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We introduce you to four people who used the soured economy as motivation to strike out on their own.
FROM A COG IN A MACHINE TO THE GUY IN CHARGE
After graduating from Cal Poly San Luis Obispo in 2004 with a degree in landscape architecture, ED CHANDLER went to work for a midsize landscape architecture and planning firm in midtown Sacramento. With the economy booming, the company had plenty of work. But when the recession hit, things went south. After surviving six rounds of layoffs, Chandler was increasingly unhappy at his job: too busy some days, not busy enough others. So in 2011, he left to start his own one-man firm, Loftgardens. Now 33, he’s happier—and busier—than ever.
JUMPING OFF A CLIFF
Leaving his job was both “frightening and exhilarating,” says Chandler. His wife, a biologist who was stationed on the Farallon Islands at the time, gave him her blessing over the phone. “I said, ‘Can I please leave?’ and she said, ‘Go for it.’”
A GREEN APPROACH
Chandler does both residential and commercial work, specializing in infill projects and innovative features such as green roofs and living walls. Since starting his own business, he has designed the landscapes for the Broadway Triangle project in Oak Park and an infill apartment complex at 24th and T streets.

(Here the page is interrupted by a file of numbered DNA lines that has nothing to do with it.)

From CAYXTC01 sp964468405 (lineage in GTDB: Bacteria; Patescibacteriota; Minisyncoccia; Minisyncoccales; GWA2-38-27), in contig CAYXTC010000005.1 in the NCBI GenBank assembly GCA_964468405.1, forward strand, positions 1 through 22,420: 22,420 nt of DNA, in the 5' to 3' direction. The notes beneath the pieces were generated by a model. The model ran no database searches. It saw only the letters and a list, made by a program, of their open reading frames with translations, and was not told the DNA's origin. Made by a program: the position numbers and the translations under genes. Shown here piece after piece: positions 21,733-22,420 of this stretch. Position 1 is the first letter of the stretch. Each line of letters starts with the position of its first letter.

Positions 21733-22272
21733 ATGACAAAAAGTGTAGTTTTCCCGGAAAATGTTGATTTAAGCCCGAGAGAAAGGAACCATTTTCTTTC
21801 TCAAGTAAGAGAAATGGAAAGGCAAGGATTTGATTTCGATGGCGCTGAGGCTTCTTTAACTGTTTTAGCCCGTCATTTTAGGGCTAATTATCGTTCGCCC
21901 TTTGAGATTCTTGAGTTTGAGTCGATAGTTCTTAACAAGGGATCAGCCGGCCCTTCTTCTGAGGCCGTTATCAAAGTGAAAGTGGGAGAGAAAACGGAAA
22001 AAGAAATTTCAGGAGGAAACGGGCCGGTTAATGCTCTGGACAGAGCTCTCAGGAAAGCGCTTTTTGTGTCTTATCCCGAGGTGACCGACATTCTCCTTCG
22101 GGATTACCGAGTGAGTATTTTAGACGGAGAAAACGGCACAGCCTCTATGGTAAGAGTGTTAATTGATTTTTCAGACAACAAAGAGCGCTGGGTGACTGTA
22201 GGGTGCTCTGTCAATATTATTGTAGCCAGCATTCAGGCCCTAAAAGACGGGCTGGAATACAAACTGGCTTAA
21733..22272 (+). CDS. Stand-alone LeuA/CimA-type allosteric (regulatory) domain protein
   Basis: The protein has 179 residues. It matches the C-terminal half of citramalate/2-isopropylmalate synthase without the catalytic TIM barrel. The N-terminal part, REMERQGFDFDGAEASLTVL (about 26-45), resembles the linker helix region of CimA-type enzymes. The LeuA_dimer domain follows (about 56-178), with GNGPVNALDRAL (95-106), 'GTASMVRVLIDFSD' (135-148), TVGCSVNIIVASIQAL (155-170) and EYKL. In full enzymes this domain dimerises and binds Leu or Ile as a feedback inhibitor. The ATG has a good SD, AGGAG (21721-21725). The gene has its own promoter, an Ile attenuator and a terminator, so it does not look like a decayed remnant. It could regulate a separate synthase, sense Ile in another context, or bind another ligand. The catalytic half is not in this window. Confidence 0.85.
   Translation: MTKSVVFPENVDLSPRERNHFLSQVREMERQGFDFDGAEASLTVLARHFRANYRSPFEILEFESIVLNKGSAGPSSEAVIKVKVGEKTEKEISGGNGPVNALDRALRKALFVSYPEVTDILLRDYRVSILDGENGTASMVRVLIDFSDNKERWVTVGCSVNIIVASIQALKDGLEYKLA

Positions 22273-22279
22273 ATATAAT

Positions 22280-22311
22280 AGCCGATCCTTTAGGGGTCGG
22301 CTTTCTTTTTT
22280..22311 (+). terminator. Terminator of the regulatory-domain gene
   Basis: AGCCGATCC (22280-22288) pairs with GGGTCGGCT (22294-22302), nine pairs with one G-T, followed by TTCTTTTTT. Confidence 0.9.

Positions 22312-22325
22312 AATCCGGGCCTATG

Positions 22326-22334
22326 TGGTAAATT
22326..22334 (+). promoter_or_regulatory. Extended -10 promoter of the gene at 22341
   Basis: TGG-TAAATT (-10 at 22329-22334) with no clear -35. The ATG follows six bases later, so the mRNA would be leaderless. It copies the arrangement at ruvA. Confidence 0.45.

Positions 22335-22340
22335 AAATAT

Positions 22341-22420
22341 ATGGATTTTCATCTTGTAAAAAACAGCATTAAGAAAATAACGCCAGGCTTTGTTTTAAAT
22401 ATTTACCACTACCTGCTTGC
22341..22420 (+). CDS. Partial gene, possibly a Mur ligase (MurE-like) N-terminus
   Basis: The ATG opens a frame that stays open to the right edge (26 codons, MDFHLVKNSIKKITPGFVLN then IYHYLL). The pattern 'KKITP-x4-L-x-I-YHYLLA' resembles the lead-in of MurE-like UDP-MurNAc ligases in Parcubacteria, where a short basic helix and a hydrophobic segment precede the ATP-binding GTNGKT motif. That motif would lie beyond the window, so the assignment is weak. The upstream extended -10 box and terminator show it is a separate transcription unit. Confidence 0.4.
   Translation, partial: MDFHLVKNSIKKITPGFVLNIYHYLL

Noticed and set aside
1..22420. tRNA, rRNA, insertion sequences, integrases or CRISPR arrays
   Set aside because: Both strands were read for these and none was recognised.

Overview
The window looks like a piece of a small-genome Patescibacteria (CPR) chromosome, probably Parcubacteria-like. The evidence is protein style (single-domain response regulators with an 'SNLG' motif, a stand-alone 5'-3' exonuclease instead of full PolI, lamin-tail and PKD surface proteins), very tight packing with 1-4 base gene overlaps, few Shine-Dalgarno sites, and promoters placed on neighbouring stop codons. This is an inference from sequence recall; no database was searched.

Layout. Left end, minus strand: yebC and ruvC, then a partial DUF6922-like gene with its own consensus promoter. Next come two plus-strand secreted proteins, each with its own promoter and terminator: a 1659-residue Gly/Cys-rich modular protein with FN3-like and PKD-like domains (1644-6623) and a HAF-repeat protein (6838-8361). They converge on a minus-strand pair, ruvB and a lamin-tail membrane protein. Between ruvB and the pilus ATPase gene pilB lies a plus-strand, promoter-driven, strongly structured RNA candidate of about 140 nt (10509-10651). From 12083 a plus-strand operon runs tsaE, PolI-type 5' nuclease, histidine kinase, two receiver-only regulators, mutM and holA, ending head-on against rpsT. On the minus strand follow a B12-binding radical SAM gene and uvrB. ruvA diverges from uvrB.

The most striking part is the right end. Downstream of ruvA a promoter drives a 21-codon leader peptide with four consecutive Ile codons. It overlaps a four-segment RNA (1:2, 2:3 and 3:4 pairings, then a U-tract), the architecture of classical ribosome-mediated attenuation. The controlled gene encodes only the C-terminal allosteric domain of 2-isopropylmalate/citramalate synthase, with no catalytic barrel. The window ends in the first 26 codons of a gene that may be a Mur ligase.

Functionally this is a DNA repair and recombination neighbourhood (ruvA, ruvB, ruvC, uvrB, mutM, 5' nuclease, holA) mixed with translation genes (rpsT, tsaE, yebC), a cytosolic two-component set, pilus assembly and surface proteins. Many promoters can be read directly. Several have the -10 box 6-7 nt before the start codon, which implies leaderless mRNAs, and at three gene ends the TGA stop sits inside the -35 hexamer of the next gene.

SMALL IS GOOD
Chandler works out of a 120-square-foot rental space in a business collective on 20th Street, just a block from his old firm’s much larger offices. He meets clients at a nearby cafe. “I saw the drawbacks to getting too big,” he says. “I really like something that’s more nimble.”
SPREADING HIS WINGS
At his old job, he performed just one task: drafting. “I had virtually no contact with clients,” he says. “I wanted to learn the rest of the business.” Now, Chandler does everything from business development to R&D. “I wear all the hats. I’m the salesman, the landscape architect, the drafter, the accountant, the HR department and the head of marketing.”
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